The New York Times
By Sui-Lee Wee
June 29, 2022
Maria Ressa, the co-founder of the independent news organization, said she would appeal the decision, calling it “harassment and intimidation.”
Rappler offices in Pasig City, suburban Manila, on Wednesday.Credit...Maria Tan/Agence France-Presse — Getty Images
The Philippine government has again ordered that Rappler, the news website co-founded by Maria Ressa, a Nobel Peace Prize laureate, be shut down for violating foreign ownership rules, the latest blow against press freedom in the country.
Rappler has angered President Rodrigo Duterte for investigating his drug war, and the government has filed seven criminal cases against Ms. Ressa, relating to tax evasion, violation of foreign ownership rules and cyber libel.
In his 2017 State of the Nation speech, Mr. Duterte singled out the news organization, saying it was “fully owned” by Americans, a charge that Rappler has denied. (The Constitution prohibits foreign entities from owning domestic media organizations in the Philippines.)
Tuesday’s announcement by the Securities and Exchange Commission to revoke Rappler’s operating license upholds an earlier move by the agency. In 2018 the S.E.C. said that an investment by Omidyar Network, owned by the eBay founder Pierre Omidyar, violated the restrictions on foreign ownership of domestic media.
Rappler has argued that Omidyar’s investment was not the same as owning shares, did not violate the law and did not give Omidyar Network control of its operations. Rappler has appealed its case multiple times before the Court of Appeals and the S.E.C. but lost every time. It has continued to publish while its legal battles have dragged on.
Ms. Ressa said the Tuesday decision “effectively confirmed the shutdown of Rappler.” She had announced the S.E.C. decision earlier in a speech at the International Media Conference hosted by Hawaii’s East-West Center.
In an interview from a hotel in Honolulu, Ms. Ressa said her organization would continue to appeal the decision “because the proceedings were highly irregular.”
“This is illegal,” Ms. Ressa said. “For me, this is harassment and intimidation. We’ll continue doing our jobs. In fact, our end goal is to keep swatting away at that Damocles sword.”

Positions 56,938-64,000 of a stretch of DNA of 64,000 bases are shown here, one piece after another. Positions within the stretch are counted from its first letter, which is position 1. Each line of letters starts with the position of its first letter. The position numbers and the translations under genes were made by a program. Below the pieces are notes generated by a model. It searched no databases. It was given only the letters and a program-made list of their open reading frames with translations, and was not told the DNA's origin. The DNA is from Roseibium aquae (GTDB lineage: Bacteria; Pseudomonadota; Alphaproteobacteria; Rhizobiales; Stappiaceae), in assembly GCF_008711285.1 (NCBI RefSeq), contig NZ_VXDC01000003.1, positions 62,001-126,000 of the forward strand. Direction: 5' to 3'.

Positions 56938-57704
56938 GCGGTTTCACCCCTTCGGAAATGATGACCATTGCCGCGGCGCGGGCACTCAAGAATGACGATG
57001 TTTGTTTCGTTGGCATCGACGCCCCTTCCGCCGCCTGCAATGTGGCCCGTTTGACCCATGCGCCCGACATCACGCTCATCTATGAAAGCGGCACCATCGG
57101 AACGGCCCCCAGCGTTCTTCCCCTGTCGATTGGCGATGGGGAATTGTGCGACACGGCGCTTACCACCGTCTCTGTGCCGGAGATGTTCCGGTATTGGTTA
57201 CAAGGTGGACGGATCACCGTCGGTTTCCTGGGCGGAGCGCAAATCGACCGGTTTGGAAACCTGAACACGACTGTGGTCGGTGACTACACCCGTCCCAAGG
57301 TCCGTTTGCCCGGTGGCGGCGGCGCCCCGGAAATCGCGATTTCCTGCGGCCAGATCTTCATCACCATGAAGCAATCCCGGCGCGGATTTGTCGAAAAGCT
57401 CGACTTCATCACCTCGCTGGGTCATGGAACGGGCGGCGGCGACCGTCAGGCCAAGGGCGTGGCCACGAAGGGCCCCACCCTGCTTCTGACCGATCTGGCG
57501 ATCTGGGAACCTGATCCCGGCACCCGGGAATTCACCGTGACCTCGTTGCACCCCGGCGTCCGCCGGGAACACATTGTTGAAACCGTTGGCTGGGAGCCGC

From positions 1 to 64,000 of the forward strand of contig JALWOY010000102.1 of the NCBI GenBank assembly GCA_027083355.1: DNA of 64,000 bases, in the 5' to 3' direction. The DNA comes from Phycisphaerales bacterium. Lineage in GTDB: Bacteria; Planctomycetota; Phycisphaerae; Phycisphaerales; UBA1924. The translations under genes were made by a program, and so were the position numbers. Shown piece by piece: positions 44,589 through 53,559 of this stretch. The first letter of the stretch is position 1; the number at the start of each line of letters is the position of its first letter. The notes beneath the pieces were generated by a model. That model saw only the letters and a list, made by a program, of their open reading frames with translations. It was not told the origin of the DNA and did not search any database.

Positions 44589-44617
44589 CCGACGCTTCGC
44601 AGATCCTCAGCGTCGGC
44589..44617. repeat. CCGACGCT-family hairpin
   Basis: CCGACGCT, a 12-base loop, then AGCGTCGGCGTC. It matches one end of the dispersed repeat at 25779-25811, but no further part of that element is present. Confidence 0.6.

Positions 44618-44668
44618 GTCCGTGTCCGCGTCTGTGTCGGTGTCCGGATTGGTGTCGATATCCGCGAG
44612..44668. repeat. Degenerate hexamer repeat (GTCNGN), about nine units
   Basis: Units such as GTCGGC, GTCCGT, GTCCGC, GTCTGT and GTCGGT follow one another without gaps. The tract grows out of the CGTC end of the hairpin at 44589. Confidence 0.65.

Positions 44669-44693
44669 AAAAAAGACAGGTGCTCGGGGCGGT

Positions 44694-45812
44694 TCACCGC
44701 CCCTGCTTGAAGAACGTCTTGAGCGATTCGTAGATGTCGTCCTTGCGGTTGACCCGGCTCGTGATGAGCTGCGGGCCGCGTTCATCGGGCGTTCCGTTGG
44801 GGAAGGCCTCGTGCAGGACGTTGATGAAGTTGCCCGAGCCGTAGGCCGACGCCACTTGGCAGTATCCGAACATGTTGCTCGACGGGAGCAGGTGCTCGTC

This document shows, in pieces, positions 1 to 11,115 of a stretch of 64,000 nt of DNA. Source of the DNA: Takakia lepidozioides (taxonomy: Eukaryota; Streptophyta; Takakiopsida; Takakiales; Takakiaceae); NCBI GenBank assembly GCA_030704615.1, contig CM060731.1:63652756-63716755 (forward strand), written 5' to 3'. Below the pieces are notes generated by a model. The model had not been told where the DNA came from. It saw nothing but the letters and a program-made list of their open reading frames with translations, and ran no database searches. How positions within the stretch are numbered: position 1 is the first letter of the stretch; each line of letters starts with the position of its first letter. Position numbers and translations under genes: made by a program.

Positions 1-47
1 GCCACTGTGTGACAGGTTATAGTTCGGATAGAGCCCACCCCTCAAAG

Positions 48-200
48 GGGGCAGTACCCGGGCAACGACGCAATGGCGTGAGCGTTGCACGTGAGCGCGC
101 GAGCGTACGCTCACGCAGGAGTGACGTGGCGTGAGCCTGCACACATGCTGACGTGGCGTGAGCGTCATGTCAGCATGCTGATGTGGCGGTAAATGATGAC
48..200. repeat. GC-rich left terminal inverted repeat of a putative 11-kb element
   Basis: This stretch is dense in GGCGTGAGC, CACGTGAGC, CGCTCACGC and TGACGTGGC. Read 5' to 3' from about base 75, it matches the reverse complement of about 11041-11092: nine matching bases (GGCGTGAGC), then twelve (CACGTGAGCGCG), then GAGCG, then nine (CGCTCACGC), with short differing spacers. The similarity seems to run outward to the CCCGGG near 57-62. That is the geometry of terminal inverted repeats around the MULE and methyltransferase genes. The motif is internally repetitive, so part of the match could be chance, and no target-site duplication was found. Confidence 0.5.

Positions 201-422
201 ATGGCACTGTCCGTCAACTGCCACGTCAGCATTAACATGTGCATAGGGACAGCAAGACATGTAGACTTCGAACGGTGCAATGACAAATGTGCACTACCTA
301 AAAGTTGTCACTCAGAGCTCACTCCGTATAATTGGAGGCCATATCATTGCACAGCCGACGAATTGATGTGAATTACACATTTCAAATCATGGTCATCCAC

Maria Ressa, one of Rappler’s founders, at her desk in the office in 2018. Jes Aznar for The New York Times
Francis Lim, a lawyer representing Rappler, said the S.E.C., as an administrative agency, could not execute the decision without court approval. He said he planned to file a motion to the Court of Appeals to reconsider. If that fails, they could take the case to the Supreme Court.
“It’s not the end of the world for us,” Mr. Lim told reporters, adding that there was still a “very long process” to go.
Phil Robertson, the deputy Asia director for Human Rights Watch, called the case a “government vendetta” against Ms. Ressa and Rappler. “The bottom line is this is an effort to shut up Nobel Laureate Maria Ressa, and shut down Rappler, by hook or by crook,” Mr. Robertson said.
The order came two days before Ferdinand Marcos Jr., the son of the ousted dictator, is scheduled to be inaugurated as president. It was the latest example of the pressures facing the nation’s news media. Last week, the government blocked two Philippine news websites, saying they supported Communist-terrorist organizations.
On Monday, Mr. Duterte said he had used his presidential powers in 2020 to shut down ABS-CBN, a major broadcast network that has reported on the president’s drug war and his track record.
Rappler, which has won multiple awards, is well known for its work on countering disinformation and its investigation into Mr. Duterte’s drug war. It is particularly popular among young Filipinos. Last year, the Norwegian Nobel Committee awarded the Peace Prize to Ms. Ressa and Dmitri A. Muratov of Russia, for “their courageous fight for freedom of expression.”
Ms. Ressa said the company has had to increase security for its staff after internet users recently spread a false claim that Rappler was the least trusted news organization in the Philippines and after a pro-government Facebook account published Rappler’s address.
“When the rule of law is bent so much that it’s broken,” she said, “you have to be ready for anything.”
Sui-Lee Wee is the Southeast Asia bureau chief for The Times. She was part of the team that won the 2021 Pulitzer Prize for public service for coverage of the coronavirus pandemic. @suilee